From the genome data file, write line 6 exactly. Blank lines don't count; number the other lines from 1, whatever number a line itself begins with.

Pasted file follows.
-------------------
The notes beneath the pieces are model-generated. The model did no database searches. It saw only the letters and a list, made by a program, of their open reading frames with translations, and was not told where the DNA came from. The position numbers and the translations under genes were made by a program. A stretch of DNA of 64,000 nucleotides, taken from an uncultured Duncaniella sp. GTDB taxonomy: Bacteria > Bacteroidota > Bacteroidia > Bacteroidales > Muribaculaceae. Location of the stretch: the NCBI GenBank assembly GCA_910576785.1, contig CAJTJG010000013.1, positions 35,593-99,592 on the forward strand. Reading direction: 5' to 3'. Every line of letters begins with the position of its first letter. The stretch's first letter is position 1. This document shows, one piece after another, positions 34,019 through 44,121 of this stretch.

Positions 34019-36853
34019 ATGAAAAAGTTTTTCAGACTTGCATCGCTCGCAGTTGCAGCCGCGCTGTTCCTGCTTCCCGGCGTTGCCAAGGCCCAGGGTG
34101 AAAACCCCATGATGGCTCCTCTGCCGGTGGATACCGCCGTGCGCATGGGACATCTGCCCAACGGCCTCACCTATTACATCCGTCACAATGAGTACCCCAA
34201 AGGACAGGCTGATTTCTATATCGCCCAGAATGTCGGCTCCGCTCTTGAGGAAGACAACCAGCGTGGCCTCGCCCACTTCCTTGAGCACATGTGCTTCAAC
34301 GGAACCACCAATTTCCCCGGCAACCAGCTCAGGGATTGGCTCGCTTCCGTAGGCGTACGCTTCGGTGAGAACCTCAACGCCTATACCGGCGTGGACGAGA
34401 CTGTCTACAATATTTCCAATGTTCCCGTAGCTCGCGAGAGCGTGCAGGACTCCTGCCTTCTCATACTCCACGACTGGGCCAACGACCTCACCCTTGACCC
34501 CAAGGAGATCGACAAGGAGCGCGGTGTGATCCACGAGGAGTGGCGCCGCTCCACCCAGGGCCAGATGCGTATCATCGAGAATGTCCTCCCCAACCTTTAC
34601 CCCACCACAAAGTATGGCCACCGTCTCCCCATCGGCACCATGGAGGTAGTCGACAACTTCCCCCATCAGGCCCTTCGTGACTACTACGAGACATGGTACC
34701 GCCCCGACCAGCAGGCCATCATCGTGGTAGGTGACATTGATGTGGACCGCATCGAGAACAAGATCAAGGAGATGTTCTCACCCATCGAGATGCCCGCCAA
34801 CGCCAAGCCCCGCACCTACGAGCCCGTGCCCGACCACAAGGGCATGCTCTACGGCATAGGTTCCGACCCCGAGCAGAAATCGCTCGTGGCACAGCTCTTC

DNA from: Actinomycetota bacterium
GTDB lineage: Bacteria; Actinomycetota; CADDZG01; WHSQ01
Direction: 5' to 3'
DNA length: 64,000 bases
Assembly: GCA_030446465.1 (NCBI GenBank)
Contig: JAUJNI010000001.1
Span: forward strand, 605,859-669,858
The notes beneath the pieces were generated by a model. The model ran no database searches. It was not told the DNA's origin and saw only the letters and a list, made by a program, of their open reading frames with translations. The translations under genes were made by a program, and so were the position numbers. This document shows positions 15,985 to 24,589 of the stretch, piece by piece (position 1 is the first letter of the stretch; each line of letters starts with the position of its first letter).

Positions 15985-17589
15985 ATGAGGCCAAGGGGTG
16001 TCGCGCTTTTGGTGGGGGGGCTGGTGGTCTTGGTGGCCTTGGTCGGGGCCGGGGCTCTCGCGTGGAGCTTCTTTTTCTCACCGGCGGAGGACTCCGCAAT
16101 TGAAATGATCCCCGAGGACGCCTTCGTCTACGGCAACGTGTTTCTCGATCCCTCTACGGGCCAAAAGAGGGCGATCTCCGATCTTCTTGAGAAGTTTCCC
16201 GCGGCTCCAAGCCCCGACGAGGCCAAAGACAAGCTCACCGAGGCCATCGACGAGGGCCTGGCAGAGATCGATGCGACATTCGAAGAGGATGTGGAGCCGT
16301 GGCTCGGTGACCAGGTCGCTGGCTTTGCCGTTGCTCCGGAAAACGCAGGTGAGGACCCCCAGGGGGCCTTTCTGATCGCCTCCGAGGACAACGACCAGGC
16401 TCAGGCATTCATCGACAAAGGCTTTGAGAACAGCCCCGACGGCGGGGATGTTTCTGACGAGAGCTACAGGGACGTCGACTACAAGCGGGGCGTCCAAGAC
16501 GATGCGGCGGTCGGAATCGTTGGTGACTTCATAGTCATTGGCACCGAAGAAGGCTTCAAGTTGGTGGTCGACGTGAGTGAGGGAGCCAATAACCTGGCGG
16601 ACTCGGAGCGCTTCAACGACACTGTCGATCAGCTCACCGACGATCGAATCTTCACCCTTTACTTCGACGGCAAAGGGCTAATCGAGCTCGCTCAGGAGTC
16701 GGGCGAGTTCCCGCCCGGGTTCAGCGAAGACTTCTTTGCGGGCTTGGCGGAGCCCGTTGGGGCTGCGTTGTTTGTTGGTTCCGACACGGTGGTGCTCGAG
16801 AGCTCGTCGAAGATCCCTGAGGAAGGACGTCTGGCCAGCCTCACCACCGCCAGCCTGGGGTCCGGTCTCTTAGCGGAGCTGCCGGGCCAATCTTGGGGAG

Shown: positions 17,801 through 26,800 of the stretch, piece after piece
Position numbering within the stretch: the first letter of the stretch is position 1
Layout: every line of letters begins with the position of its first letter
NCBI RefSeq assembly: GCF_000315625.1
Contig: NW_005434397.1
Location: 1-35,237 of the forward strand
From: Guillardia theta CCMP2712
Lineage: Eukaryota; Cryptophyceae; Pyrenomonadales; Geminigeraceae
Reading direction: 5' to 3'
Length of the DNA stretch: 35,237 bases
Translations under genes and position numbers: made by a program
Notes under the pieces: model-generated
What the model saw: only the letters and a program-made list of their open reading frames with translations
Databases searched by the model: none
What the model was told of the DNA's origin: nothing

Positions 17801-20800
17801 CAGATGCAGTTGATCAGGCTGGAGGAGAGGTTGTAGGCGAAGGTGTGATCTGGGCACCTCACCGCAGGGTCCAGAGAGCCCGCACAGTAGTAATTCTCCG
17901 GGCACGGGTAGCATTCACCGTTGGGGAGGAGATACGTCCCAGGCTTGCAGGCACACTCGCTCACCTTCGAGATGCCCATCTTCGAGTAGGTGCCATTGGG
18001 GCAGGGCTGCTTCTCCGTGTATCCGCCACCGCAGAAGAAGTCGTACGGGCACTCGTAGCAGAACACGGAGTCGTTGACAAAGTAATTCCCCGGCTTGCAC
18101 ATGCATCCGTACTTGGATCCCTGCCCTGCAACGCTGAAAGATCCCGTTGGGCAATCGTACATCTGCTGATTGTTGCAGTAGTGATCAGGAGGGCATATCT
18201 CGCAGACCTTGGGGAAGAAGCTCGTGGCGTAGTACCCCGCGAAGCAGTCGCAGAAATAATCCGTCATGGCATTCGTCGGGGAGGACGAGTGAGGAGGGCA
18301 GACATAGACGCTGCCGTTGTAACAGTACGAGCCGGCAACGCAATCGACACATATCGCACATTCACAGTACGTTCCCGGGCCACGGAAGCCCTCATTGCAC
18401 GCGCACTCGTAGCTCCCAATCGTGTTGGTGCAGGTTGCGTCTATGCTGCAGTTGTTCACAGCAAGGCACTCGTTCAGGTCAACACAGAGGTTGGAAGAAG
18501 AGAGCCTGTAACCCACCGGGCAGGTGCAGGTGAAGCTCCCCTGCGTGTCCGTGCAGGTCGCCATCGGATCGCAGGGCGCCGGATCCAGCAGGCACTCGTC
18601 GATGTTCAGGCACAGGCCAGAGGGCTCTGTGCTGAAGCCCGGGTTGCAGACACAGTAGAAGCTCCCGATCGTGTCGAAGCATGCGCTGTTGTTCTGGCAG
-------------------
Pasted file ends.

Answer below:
34301 GGAACCACCAATTTCCCCGGCAACCAGCTCAGGGATTGGCTCGCTTCCGTAGGCGTACGCTTCGGTGAGAACCTCAACGCCTATACCGGCGTGGACGAGA